For Kelly Sterns of The Walking Books Library, comfortable shoes are a must. To get books into the hands of readers in Western Maine, she walks a loop of 15+ miles of hills and valleys supported by the logging and mining industries. The Walking Books Library was created to engage people not regularly using library, literacy, or literary programs, as well as those needing materials not easily available in rural areas. Kelly walks new, free books to a wide variety of homes from trailers to cabins, from farmhouses to cars, from elder housing apartments to tents. We also provide books to traditional libraries, social workers, town offices, festivals, and homeless and/or teen shelters.
Kelly also prioritizes book distribution to individuals who came to literacy late in life or who may still not read well or at all. She explains, "By being run by people with high school educations, GEDs, those working on their GEDs or those with little formal education, we are able to see and respond to needs that others either ignore or don’t seem to see in the first place."
“We have a hyper local approach, which is we literally go door-to-door or house to house or trailer to trailer or tent to tent or wherever it is that you live. We're happy to bring a book, we go down their path, we walk down the highway- and we’re walking to the grocery store. We try to get you and our loop- have a loop of about 15 miles. So, if I make a full loop, it’s about 30 miles"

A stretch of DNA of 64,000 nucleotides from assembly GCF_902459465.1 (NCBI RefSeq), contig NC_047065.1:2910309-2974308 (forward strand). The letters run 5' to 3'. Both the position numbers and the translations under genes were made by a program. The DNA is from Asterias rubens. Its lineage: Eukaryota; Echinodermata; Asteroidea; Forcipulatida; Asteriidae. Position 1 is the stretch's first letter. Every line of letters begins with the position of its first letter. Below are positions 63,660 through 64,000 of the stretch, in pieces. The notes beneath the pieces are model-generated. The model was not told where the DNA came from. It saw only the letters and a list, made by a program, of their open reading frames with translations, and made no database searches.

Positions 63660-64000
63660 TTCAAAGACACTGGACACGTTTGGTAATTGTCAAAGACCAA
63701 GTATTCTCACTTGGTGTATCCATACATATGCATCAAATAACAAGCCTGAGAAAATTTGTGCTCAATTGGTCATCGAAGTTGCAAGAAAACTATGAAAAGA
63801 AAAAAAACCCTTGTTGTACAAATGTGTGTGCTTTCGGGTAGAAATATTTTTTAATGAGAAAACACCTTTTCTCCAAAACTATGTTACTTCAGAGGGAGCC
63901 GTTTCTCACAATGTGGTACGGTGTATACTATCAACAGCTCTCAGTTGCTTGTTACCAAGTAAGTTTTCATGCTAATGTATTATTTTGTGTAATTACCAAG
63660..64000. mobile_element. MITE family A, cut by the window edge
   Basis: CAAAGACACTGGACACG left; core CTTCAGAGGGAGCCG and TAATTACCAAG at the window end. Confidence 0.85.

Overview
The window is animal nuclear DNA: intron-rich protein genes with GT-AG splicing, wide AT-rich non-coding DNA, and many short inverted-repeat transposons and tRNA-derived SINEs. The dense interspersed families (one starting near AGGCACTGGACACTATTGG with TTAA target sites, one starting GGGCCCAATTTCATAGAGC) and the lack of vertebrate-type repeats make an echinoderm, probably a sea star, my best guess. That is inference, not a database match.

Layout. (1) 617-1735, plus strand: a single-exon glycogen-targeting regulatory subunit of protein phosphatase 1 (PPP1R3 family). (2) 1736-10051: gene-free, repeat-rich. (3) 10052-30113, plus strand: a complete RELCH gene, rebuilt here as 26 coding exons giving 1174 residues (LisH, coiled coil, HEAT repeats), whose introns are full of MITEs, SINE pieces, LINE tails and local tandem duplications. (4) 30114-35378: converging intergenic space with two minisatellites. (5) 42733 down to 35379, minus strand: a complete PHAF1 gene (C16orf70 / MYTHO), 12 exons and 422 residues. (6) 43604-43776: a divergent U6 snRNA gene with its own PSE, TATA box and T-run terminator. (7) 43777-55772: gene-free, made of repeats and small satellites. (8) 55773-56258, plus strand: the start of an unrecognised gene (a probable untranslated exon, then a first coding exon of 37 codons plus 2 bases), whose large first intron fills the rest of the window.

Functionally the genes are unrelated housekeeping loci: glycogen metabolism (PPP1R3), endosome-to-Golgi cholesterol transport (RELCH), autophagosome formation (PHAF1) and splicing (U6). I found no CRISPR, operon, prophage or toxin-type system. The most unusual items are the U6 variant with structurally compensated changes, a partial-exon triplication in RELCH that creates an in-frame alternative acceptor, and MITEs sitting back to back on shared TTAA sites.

Impact for Kelly and the Walking Books Library is measured by joy. As she explains, "How does the person look when they receive the book? Are they astounded by the quality and choice? You can look at pics of people who are certainly happy to be reading versus those who are gobsmacked at their luck. I want the gobsmacked look. All my research, phone calls and emails is to help create that look in our readers. We measure impact by tough kids bragging about their books to other kids, by them offering to help us go through boxes (to get the best selection!) and by them wanting to gift books to their classmates at school. We also measure impact by others referring their neighbors, etc."
“One of our biggest successes is Grandma Gifts, where elders of any gender or relation can gift new, free books on special occasions, on a regular basis or whatever seems appropriate to young people or anyone else in their lives. We encourage people to come “shopping” with us at the holidays, birthdays, for book goodies to hand out at Halloween or anytime.”
Kelly is currently extending her work throughout the sate of Maine and internationally. She has a partnership with a bookmobile in Mexico and a books via burro project in South America. She's also worked with Laundromat Library League (both in Maine and Louisiana) and with a books and barbers project in Kentucky.
One day, I’d like Walking Books Library to be available to people in every state or on any reservation who would like to offer new, free books to their neighborhood, however they define it.